As within, so without.

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I’m involved in setting up a new organisation within the SEEDS ecosystem. ( I wrote about SEEDS last week, and it seems I succeeded in conveying my excitement, but may have lost some folks with the details. Fear not — I will be unpacking various aspects of SEEDS over the coming weeks, and hopefully all will become clear.) Initiating a new organisation — with its own unique culture — raises a lot of really interesting questions, including something I am really passionate about: the need for yin/yang balance.

This is something I have thought about a lot, and wrote about in my doctoral dissertation. When an organisation is setting out to generate social change, it is important that it should be the change it wants to see in the world. (Same goes for individuals setting out to generate change.) There has to be integrity between what it is saying and what it is doing, or it just doesn’t work. (See what I wrote about As Within, So Without, and my all-time favourite leadership story, about Christiana Figueres.) …


The start of my journey into the SEEDS cryptocurrency — our best bet for the more beautiful world we know is possible

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Regular readers will know that I have been nurturing a growing fascination with complementary currencies, and have written about the need for a new economic model many times in the past (like here, here, here, and here). So far it has all been fairly hypothetical and abstract, but now the rubber is about to hit the road in a way that I’m very excited about.

Last August I had a Zoom call (what else!) with Scott Morris, who I had first met at the Global Economic Visioning conference at Bretton Woods in 2018. Scott is an expert in local currencies, and I was telling him about my global women’s network, the Sisters, and my preliminary designs for a complementary currency, called the yin, to counterbalance our predominantly yang mainstream economy (inspired by Bernard Lietaer’s work, described in my blog post on Yin, Yang, and Jung). …


When some of us had more time to read than usual…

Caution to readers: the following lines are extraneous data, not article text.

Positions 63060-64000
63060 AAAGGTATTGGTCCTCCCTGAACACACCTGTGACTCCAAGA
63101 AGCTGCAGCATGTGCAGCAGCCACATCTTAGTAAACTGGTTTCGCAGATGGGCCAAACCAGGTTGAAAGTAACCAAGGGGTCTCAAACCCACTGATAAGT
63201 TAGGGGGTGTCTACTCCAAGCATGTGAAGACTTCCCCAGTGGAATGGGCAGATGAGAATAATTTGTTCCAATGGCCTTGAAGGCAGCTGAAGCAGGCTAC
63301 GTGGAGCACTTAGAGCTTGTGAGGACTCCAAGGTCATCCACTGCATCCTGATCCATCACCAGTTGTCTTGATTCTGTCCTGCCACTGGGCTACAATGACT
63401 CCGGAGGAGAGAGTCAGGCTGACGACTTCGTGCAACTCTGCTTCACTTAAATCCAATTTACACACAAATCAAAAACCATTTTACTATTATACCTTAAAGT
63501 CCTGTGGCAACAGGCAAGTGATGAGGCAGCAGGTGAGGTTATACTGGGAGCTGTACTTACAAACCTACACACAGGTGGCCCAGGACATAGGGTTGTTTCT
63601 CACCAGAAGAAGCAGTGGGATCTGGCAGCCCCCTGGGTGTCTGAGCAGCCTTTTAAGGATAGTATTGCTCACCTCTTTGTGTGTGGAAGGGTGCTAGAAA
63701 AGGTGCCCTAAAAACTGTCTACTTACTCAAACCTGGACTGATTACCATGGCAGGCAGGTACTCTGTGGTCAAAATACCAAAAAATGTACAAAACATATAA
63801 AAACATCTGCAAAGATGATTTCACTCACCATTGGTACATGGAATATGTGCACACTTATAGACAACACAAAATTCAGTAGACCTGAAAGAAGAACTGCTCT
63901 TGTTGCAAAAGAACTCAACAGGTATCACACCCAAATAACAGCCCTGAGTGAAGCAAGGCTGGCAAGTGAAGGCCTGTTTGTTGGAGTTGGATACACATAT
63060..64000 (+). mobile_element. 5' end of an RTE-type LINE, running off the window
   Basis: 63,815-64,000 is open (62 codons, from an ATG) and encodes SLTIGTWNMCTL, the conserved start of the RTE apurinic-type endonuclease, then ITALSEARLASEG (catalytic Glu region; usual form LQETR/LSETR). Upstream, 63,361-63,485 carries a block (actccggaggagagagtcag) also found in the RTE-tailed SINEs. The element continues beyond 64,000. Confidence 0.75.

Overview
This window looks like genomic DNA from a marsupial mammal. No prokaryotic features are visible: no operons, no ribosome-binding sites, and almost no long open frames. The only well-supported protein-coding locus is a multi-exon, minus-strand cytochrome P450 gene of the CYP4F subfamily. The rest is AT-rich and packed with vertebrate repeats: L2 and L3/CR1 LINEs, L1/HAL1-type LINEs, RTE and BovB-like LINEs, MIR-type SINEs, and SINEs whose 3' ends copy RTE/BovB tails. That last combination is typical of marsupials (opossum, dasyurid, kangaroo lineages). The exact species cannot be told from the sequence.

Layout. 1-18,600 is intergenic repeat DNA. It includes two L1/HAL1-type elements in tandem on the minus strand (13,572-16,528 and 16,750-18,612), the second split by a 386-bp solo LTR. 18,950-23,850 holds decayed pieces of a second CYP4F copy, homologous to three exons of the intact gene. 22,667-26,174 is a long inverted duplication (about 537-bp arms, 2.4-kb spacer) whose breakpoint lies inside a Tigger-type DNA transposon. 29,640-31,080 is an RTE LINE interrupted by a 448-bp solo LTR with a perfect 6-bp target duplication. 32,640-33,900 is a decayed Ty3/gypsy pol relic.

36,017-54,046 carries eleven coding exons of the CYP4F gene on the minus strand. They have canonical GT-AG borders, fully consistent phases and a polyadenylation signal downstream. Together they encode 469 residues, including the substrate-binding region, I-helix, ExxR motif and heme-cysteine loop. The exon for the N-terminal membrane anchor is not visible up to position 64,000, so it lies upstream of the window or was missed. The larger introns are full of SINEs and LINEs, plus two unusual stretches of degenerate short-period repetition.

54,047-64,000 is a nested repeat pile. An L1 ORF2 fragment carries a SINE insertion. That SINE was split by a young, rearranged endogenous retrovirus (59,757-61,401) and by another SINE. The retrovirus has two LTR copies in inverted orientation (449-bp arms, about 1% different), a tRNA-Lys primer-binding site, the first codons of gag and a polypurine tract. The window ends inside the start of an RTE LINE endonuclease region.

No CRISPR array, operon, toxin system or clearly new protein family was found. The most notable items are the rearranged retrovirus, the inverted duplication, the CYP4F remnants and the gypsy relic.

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Happy New Year to you! (Although if you’re in the US, it may not be so happy thus far — and you have my condolences, commiserations, and sympathy.)

I took a blissful two weeks (mostly) offline over my birthday (it’s not too late to wish me a happy one!), Christmas and New Year. Towards the middle of December I noticed I was feeling really tired, and realised I hadn’t had a holiday since sometime in 2019, and I’m not even sure I had one then. This is the mixed blessing of doing work I love — even though my work inspires and energises me, I still need a break occasionally. …


A year-long “learning opportunity”…

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This will be my last blog post of the year, and it’s hard to know what to say about 2020. I’m not going to give in to the glibness and gallows humour of “it’s all been terrible”, because I really believe that the hardest times are the greatest teachers.

But how to sum up in a few short words a year that has been dominated worldwide by the coronavirus, an invisible foe that has infected an estimated 74.2 million people worldwide, and been a factor in 1.65 million deaths? …


How to create predictable miracles

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A super-quick blog post today, heavily plagiarised from my doctoral dissertation, as I’m doing a full-time online course this week with the Presencing Institute. If you’re not familiar with Presencing, it’s a blended word formed from sensing (feeling the future possibility) and presence (the state of being in the present moment). It means sensing and actualizing one’s highest future possibility- acting from the presence of what is wanting to emerge.

If you think this all sounds a bit fluffy, you might be surprised to hear that it was founded by a German lecturer at MIT’s Sloan School of Management called Otto Scharmer. He co-founded the Presencing Institute in 2006, and in 2009 he and Katrin Kaufer published Theory U: Leading from the Future as It Emerges. Described as an “action research platform at the intersection of science, consciousness, and profound social and organizational change”, the Presencing Institute has had a significant and widespread impact on addressing global challenges such as the ecological crisis, inequality, finance, healthcare and education. …